19 mei t/m 28 juni 2011


Korte teksten door Lars Brekke, Edward Clive, Edmund Cook, Jane Fawcett, Toon Fibbe, Anna Okrasko, Anouchka Oler, Catarina de Oliveira, Kirsty Roberts, Deniz Unal

Voor het project ‘Nocation: Hello to the People’, een samenwerking met Piet Zwart Institute, Master of Fine Art Program, Willem de Kooning Academy, Rotterdam, is Kunsthuis SYB voor 6 weken verworden tot een laboratorium voor educatie en actieve reflectie. Met als uitgangspunt het aftasten van de parameters van het fenomeen artist-in-residency, nam een groep studenten zijn intrek in SYB. De locatie en het gebied schiepen hierbij de randvoorwaarden voor het ontwikkelen en produceren van werk. ‘Nocation’ is een zoektocht geweest naar methoden om door te dringen tot een bepaalde locatie, deze te scannen, informatie te vergaren, kennis te produceren en die over te brengen op een lokaal publiek. Hoe verhoudt je je als kunstenaar bijvoorbeeld tot een nieuwe of andere locatie? Is de dialoog die de artist-in-residence aan hoort te gaan met de plek, de flora en fauna, historische lokale of regionale tradities, een gedwongen constructie, een nauw raamwerk of juist een prikkelende uitdaging? De titel ‘Nocation’ behelst nog een andere onderzoeksvraag, namelijk of residency programma’s slechts fungeren als een vorm van toerisme, vakantie of vrijetijdsbesteding. Gedurende het project verbleven een kleine groep studenten in vier sessies van elk een week in SYB. Zij werkten, individueel of gezamenlijk, aan het project. In de vijfde week kwamen alle deelnemers bijeen om een presentatie te maken waarin verschillende strategieën en benaderingen werden opgenomen.

Voor meer informatie over het ter plekke gemaakte werk en het verblijf in Kunsthuis SYB kunt u de korte teksten hieronder lezen die in het Engels geschreven zijn door de deelnemende studenten: Lars Brekke, Edward Clive, Edmund Cook, Jane Fawcett, Toon Fibbe, Anna Okrasko, Anouchka Oler, Catarina de Oliveira, Kirsty Roberts, Deniz Unal.

Anna Okrasko & Toon Fibbe:
Out of shared interest in the use of public space we decided to make a tobacco kiosk designed by Katarzyna Kobro and Wladyslaw Strzeminski. The original design was never realized, so with incomplete drawings of the design we made the cabin that stood in Beetsterzwaag for a few days. We wanted it to become a space, which showed the traces of how we constructed it, to keep the hands of the makers visible. The cabin was free to use for any purpose whether it would be to shelter from the rain or to vandalize it. We made postcards where the images of the cabin were combined with other ‘landmarks’ of Beetsterzwaag.

Anouchka Oler:
Few weeks before I came to Beetsterzwaag, I watched this documentary about the daily life of three children from the same family. They lived in India and were going to work every weekend at their father’s brick factory. They were repeating these same gestures, almost organically: Scatter some dust in the rectangular mould; gather mud in order to throw it in the mould as well. Beat it all against the floor to avoid air pocket, I assume. Then turn it upside down and tap the right side and then the left side back and forth quite strongly. This mechanical routine and hand power factory did really fascinate me. As a first proposition for this ‘Nocation’ project, I tried to apply this as a technique or as a skill and to create a shape-factory as well. My original desire was to produce a sort of new garden gnome for the people of the village for whom it will maybe take some time before they notice it, or maybe it will never be discovered. The shape that I chose to repeat could be called a natural tetrahedron, as for the mix of the form and the natural material used for it, which make them look somewhere between a simple geometrical shape and a random rock.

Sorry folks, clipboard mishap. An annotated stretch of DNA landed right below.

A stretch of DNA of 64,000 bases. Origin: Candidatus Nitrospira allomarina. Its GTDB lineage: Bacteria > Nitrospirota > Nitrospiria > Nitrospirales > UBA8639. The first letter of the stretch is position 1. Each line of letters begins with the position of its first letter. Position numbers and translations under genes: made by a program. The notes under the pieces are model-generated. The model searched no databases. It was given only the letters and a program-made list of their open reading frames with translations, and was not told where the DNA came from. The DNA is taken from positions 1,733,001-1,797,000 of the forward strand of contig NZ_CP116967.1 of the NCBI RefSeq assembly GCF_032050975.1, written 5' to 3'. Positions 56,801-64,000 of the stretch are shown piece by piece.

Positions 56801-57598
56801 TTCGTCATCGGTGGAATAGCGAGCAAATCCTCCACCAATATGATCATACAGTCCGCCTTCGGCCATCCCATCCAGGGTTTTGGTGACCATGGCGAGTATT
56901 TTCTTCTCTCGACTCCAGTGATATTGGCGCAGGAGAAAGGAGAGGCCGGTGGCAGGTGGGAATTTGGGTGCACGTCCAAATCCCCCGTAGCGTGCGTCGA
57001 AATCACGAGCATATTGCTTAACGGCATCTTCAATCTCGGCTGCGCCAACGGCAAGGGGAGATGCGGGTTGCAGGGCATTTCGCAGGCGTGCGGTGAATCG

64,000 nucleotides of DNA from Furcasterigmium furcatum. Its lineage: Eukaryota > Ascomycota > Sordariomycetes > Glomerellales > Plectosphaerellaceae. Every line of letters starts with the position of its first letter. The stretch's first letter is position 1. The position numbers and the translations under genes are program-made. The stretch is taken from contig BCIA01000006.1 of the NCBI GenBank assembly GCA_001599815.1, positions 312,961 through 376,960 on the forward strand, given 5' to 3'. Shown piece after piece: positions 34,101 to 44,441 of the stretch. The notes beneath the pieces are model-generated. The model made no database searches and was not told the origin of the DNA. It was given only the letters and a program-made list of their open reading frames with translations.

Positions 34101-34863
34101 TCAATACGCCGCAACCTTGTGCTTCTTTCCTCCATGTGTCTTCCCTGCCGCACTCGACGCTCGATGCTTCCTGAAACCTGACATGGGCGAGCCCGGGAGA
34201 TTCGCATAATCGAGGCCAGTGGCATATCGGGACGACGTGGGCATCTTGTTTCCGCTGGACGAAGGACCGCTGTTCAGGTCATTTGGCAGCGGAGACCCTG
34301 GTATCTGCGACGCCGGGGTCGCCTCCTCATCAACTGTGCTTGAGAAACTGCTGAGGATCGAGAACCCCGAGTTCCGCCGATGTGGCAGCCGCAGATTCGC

The week before leaving for the first time of the residency period, I found myself doing a really different project, but still doing the same shape repetitively day after day. I was a bit bored with this kind of daily practice, but fortunately there was space in SYB to stem from the original aim.

Deniz Unal:
My time at the ‘Nocation’ residency was a valuable period for collaboration, reflection and productivity. In one of the works I made during my time entitled ‘Horsey with Horse’s’ I tried to impose something that is clearly out of place in the countryside of Beetsterzwaag into the landscape and the inhabitants, the inhabitants in this case not are not the people, but the beautiful Horses living there. In the video I place a plastic horses head and juxtapose this with the real horses. By placing the toy horse in front of my chest, I try to become an extension of what does not belong there. I make a proposition to teach the real horses how to be a horse in the most ludicrous manner by teaching them what I call Horsey dance moves thus highlighting the implausibility of such a gesture. This is mimicked in the gaze of the Horses in a seemingly unmoving manner and also at some point their lack of movement set against the frantic movements of my body with the horses head questions to what degree what is real and fake in this dislocated environment.